Six years ago, I was temping at Ladies' Home Journal magazine, across from Grand Central Station. H and I had just started dating, we were roommates who had just become a couple after a housewarming party the previous weekend. I remember getting coffee and hearing a co-worker remark, "A plane just crashed into the World Trade Center." Huh, I thought, that's odd. Suddenly, the news began to trickle in, online, by phone, and from co-workers who lived downtown and were on their way to work (they were fine, but saw some scary shit). Ironically, I had forgotten my cell phone that day, but Voicestream (now T-Mobile) was one of the few carriers with service. I called my mother in Tucson, waking her up with the news that someone crazy was going on. My sister lived in D.C. but was fine. H worked in Soho and was on his way from Brooklyn when he heard the news, so he returned home to watch the news. He heard a guy *before* the second plane hit run down the street of our Crown Heights neighborhood yelling, "Yo, Osama, you my n****!" which I find really bizarre.
After the towers collapsed, we all decided to try to get home, and I made my way across town to a friend's office in Times Square. We then went to find a friend working at Fashion Week, but we were turned away from the tents. "You won't let us in?! It's mass chaos across the city and you won't let us in because we're not on the list?!" we screamed. We then made our way to my friend's apartment in Chelsea to make more phone calls and get ready for the walk downtown/to Brooklyn. We tried to donate blood at St. Vincent's hospital, but the lines went on for blocks and they turned us away, asking us to come back. I continued on my own home to Brooklyn, walking with an elderly man named Frank (a good omen, I thought, that's my grandfather's name), who had been a few blocks from the WTC and had just been treated for a few cuts from debris. We walked past Canal Street, the borderline that couldn't be crossed except by emergency workers, and it looked like it had snowed. Cars were covered in ash, there was debris everywhere, and stunned people were walking away from downtown. Unlike many people who say that they still notice the hole in the skyline, I could only spot where the towers were by the smoke that would persist for days. We continued across the Manhattan bridge, along with thousands of New Yorkers, greeted in Brooklyn by Red Cross people who gave us juice and water. Frank decided to go to his former office in downtown Brooklyn (he had worked for the MTA, I believe) and wished me luck. The subways were working again and I got on a packed train, where everyone talked to each other like old friends, trading stories and rumors. I got home to an empty apartment, as H and my other roommate had gone to Brooklyn Heights to try to see what was going on. I remember being furious for some reason, that I had walked all that way to see H, and he wasn't there. We spent the rest of the day watching the news, and our other roommate (a trained EMT), went to volunteer in the hospitals but said as the hours went on, fewer and fewer patients came in.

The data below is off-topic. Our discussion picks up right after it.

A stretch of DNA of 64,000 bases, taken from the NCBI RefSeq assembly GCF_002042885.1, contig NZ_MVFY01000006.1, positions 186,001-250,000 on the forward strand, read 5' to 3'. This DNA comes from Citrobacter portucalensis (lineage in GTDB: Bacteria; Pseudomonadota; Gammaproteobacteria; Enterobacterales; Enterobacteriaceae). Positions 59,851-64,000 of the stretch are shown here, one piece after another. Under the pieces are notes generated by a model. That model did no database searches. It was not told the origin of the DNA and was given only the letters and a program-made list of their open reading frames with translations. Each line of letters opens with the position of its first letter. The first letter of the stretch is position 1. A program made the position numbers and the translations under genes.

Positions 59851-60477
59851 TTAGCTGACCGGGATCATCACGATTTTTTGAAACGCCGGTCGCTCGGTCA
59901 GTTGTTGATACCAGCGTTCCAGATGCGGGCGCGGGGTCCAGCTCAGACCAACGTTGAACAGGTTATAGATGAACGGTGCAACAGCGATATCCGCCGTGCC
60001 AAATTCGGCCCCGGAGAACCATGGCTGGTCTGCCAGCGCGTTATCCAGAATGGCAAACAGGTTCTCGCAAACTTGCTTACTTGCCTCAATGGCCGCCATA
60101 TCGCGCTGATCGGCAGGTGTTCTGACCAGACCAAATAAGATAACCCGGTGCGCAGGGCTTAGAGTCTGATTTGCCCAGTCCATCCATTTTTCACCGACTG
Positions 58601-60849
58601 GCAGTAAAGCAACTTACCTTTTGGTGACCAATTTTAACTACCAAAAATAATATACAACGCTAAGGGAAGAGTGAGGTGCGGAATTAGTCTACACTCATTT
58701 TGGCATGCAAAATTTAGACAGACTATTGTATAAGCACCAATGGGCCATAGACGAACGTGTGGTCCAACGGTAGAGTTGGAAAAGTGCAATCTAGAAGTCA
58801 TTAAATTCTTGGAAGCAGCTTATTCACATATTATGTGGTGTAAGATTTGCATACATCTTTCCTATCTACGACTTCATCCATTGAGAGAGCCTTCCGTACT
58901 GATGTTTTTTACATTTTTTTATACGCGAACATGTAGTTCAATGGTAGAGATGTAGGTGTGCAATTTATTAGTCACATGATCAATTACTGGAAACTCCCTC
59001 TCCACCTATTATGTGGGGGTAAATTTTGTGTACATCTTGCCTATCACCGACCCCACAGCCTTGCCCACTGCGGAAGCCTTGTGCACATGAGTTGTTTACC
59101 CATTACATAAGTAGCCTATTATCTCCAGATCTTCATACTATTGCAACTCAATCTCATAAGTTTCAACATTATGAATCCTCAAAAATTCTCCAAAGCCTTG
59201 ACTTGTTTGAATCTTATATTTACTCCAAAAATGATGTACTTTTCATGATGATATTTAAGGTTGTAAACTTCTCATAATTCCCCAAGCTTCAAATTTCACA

I remember that in the next few days, on the days we could even go to work, there were constant bomb threats and evacuations of the building due to the proximity to Grand Central and the UN. I began carrying my purse even to the copy machine, in case I had to evacuate. My temp agency later screwed me by doubting the 40 hour time sheet I submitted that week with approval from my bosses, they couldn't believe I had worked those hours and paid my only for the few hours I was actually able to be in the building. The attack was all anyone talked about and everyone has a story. I was really, really lucky that I didn't know anyone affected by that day, but one of my best friends was there and saw colleagues jumping and her apartment was virtually destroyed because of open windows that let in debris and ash from a few blocks away. She's still not over it. I got another temp job in early October, across the street from the towers, and heard horrific stories from the people who worked in the building. I have photos of the site (I hate saying Ground Zero, it sounds like a tourist attraction, which it sort of has become) from the office on the 29th floor. I worked there for over six months, and all of us who worked there got sick much more often than before, despite all of the claims that the air quality was fine.